Just days after a few workers' compensation courts and commissions suggested that it would be business as usual during the coronavirus outbreak, some have reversed course, and hearings, meetings and conferences around the country have been canceled.
Some comp courts have suspended hearings altogether while others are holding only telephone or virtual proceedings online for at least the next two weeks. And most workers' compensation conferences scheduled for the coming months have been canceled as federal health officials urge people to avoid crowds.
The Risk Management Society announced Monday that, for the first time in its 70-year history, the 10,000-attendee annual conference and exhibition has been canceled. The meeting was set for May 3-6 in Denver.
The National Council on Compensation Insurance on Monday evening also announced that its well-attended Annual Issues Symposium in Orlando will now be held online only. The event will be held at 1 p.m. Eastern May 12. The NCCI's annual members' meeting, also held online, will begin at 4 p.m. Registration information will be announced soon, the council said in a notice.
Stakeholders who had registered for the in-person conference will receive a full refund of registration fees, the council said.
The International Association of Industrial Accident Boards and Commission said it, too, has canceled its Forum 2020 in Clearwater, Florida, April 27-30. The association is now exploring the option of holding the conference online and will provide more information by the end of March.
The massive Pennsylvania Workers' Compensation conference, scheduled for June 1-2, is still on track, according to the Department of Labor.
Meanwhile, comp courts and commissions in at least a dozen states have now suspended hearings, arbitrations and other operations. Here's a look at states that have posted notice of the changes, starting with the most populous states.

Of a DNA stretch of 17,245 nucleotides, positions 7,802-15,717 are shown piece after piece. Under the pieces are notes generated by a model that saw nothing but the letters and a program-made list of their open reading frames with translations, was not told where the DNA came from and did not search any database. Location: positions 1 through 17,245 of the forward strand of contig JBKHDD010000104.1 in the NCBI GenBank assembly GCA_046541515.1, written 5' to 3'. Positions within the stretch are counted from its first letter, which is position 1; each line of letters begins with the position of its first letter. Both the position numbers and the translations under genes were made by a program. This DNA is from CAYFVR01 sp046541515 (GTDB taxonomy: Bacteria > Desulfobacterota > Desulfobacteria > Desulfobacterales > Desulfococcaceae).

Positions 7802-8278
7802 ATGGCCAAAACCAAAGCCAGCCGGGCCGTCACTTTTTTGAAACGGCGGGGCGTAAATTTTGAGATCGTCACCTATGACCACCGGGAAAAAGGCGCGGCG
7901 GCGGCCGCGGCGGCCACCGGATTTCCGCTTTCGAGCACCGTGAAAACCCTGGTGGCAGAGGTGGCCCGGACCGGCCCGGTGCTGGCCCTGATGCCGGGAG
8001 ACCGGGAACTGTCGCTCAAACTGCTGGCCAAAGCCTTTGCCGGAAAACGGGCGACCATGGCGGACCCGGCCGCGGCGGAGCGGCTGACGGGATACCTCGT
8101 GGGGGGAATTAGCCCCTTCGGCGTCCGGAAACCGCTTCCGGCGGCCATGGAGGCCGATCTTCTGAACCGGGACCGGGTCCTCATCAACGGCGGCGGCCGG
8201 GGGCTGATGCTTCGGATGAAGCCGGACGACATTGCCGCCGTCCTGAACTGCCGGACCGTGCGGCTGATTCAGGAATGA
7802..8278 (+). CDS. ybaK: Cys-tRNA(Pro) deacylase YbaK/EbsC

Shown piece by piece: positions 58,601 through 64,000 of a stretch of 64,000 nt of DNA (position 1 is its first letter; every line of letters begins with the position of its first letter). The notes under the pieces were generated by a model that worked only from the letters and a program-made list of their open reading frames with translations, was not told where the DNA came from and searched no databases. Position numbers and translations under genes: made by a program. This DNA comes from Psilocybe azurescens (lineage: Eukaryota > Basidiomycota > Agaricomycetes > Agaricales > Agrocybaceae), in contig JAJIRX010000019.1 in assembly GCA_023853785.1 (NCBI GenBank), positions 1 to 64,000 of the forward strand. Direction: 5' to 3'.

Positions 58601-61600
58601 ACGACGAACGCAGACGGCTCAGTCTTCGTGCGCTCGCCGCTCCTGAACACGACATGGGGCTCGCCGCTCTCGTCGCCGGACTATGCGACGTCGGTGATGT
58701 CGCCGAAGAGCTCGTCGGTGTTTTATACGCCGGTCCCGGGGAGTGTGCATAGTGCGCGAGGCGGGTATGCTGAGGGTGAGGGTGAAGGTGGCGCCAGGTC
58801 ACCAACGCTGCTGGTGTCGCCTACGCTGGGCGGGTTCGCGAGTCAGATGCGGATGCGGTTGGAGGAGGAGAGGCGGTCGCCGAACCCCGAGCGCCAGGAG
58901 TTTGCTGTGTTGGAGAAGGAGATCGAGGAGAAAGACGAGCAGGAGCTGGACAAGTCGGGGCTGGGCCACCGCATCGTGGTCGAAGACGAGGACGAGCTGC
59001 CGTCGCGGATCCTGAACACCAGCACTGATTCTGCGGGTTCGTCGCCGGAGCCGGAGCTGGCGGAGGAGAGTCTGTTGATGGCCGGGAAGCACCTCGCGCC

Illinois: The Workers' Compensation Commission has suspended all arbitration proceedings until March 31, Chairman Michael Brennan announced.
The agency will make space available for emergency hearings or other “extremely time-sensitive matters” as needed at the hearing sites in Chicago, Collinsville, Rockford, Peoria and Springfield. The commission is not set up to provide video/online hearings but is studying that option, a spokesman said Monday.
Texas: Division of Workers' Compensation officials said last week that it was simply monitoring the virus, but by Sunday, the agency announced a host of social-distancing safety measures:
- Benefit review conferences will now be held by phone, and DWC staff will contact parties to provide details. The division did not indicate how long the arrangement may be in place.
- Contested case hearings have been postponed until March 30, when they will be held by phone. Parties should send exhibits via encrypted email or by fax at least three business days prior to the scheduled hearing.
- Injured workers who need to reschedule a designated doctor exam should contact the physician. The doctor should inform the DWC if the change is related to the coronavirus epidemic. Testing to certify designated doctors has been closed in some areas of the state. More information is available from the testing company.
- First reports of injury should specify if a claim is related to COVID-19, the flu-like disease caused by the coronavirus. Boxes at the DWC's Austin office, which allow insurance carriers to pick up printed communications, will remain open but a glass barrier and hand sanitizer will be utilized, the agency said.
- Texas Department of Insurance staff will continue working from home where possible, the department said.